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Safety
Protecting Your Staff from Waste Anesthetic Gas Exposure
Dwight Underhill
Publish Date: October 10, 2007   |  Tags:   Staff Safety

Dwight W. Underhill, PhD Operating room and PACU staff exposure to waste anesthetic gases is one of the least-understood OR hazards and one of the most difficult to prevent. The harm associated with these exposures may take years to develop, and when eventually seen, the underlying causes may go unrecognized. In addition, the concentrations of anesthetic waste gases that are of concern are so low as to seem almost immeasurable (see "How to Document Exposure").

We know exposure to waste anesthetic gases can cause many adverse effects. Short-term concentrated exposure can cause nausea and dizziness, as well as impaired judgment and coordination. Long-term effects may include sterility or miscarriages, as well as liver and kidney disease. The most common causes for exposure, according to OSHA, are poor or leaking connections from the gas lines and inadequate maintenance of anesthesia machines.

Reducing the risk
Even if your staff aren't being exposed to waste anesthetic gases, you should minimize the chance they will be. But maintaining a healthy atmosphere in a surgical facility is difficult, because anesthetic agents are intended to have a strong biological effect. Administrators and anesthesia providers must assume the responsibility of protecting staff as well as patients. OSHA offers the following recommendations to help you minimize OR and PACU staff exposure:

  • Regulate your OR air-flow system. There should be a minimum total of 15 air changes per hour, with a minimum of three changes of fresh air per hour. Don't recirculate OR air containing waste anesthetic gases to other ORs or areas of the facility.
  • Regularly inspect and maintain the anesthesia machine. Schedule this at least every four months. Gas leakage should be less than 100 ml/min under normal operation. Pay special attention to the scavenging system's performance in collecting and removing waste gas.
  • Pre-flight the anesthesia machine daily. Before the day's first case, your anesthesia personnel should check all connectors and tubes on the machine, as well as the alarm system and breathing circuits.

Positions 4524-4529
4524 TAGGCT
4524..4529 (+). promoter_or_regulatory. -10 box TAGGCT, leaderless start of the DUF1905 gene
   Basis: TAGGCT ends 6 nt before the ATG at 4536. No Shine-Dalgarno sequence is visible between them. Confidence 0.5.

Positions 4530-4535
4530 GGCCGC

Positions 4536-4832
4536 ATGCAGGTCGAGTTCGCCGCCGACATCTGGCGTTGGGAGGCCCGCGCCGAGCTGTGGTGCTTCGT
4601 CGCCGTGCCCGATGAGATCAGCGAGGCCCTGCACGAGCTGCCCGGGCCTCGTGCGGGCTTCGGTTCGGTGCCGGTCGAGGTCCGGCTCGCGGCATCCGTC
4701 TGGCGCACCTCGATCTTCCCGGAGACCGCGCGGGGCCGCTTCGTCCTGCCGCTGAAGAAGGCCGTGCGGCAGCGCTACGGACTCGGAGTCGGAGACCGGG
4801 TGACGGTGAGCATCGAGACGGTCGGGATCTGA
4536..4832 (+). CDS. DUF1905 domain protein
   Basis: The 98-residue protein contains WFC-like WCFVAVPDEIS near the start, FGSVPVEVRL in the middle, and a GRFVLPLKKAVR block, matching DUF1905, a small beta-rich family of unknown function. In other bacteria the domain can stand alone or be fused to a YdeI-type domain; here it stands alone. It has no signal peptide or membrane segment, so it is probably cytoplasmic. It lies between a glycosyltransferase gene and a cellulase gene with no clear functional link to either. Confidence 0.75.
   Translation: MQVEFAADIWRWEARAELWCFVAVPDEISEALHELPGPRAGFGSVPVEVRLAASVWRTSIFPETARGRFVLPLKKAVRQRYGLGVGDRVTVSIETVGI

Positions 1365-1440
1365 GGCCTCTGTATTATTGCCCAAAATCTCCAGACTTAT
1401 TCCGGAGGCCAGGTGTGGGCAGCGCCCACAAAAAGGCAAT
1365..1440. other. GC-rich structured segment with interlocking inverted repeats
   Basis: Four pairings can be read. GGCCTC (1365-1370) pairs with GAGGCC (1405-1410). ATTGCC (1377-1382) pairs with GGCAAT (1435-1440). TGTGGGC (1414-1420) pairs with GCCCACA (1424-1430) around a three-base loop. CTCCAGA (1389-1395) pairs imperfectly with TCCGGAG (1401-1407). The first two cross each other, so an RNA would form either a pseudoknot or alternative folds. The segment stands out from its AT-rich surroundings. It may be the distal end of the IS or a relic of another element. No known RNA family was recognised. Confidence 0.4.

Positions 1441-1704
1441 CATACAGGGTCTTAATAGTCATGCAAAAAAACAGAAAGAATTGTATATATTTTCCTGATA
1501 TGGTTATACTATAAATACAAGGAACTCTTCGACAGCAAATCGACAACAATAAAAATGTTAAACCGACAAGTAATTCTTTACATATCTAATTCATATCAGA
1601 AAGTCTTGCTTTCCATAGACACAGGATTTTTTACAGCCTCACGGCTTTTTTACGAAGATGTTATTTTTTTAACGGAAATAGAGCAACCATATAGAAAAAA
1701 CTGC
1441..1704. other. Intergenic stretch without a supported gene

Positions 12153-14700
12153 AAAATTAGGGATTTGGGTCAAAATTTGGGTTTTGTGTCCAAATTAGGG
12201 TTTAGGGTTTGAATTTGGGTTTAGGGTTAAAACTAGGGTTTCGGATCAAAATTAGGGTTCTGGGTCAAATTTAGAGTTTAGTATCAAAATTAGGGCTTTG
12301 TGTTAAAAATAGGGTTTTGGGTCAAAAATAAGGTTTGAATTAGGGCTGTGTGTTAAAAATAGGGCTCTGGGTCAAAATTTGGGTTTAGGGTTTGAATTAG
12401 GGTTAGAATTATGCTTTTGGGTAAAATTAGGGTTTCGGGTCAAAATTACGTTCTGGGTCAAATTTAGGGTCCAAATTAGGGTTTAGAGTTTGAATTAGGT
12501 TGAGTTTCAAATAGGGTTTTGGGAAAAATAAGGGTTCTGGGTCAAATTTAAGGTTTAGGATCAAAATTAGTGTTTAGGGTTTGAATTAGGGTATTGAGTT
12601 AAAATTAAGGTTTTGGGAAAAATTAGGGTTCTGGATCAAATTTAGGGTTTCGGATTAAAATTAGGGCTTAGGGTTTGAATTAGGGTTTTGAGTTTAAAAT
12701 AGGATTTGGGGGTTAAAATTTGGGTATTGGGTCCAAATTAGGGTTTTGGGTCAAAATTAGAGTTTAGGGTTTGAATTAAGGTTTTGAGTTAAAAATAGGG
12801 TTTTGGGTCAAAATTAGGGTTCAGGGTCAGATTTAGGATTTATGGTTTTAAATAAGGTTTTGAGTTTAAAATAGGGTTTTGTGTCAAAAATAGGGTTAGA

• Safe housekeeping. Although staff are under pressure to keep cases moving, they should immediately clean up spilled liquid anesthesia gases to minimize exposure.

An invisible danger
Budgets are tight, and patient care is a more pressing concern than is controlling staff anesthetic gas exposure. Even so, you have a responsibility to your staff, not to mention staying in regulatory compliance and meeting accreditation standards.

The best source for details of sampling procedures is OSHA's Web site (www.osha-slc.gov/dts/sltc/methods/toc.html). You may also want to seek help from an industrial hygienist or a consulting company. A consultant may seem like a luxury if you're on a tight budget, but the most important thing you can do is provide a healthy environment for your staff.

Costs aside, you must implement effective safety protocols for protecting your staff from this invisible and dangerous byproduct of performing surgery.

How to Document Exposure

How do you document that the exposure to anesthetic waste gases is within permissible limits? Here are your main options:

  • Infrared monitors. Today's devices are portable and give real-time data. By changing the operational wavelength, an infrared monitor can measure independently both nitrous oxide and the halogenated anesthetic agents. On the downside, the instrument is expensive, must be used by a trained operator (usually an industrial hygienist) and obtaining data taken over an eight-hour workday, which is what OSHA prefers, can disrupt the OR schedule.



  • Pump samplers. These small pumps draw air through a sampling tube filled with adsorbent and pinned to the lapel of an employee. While it's possible to do it in-house, a trained industrial hygienist should take the measurements. There are also lab costs that you don't have with the infrared monitors. Accurate results with the samplers require a subsequent laboratory analysis of the adsorbent to determine the precise uptake.



  • Diffusive samplers. Commercial diffusive samplers resemble film badges in size and shape, are inexpensive and easily placed in the breathing zone of the employee and, unlike the other samplers, don't require power. Although some diffusive samplers can give real-time monitoring information, usually via a color change, this is not yet possible for anesthetic gases, and a later laboratory analysis of the uptake on the badge is required to establish the desired time-weighted average exposure.

- Dwight W. Underhill, PhD

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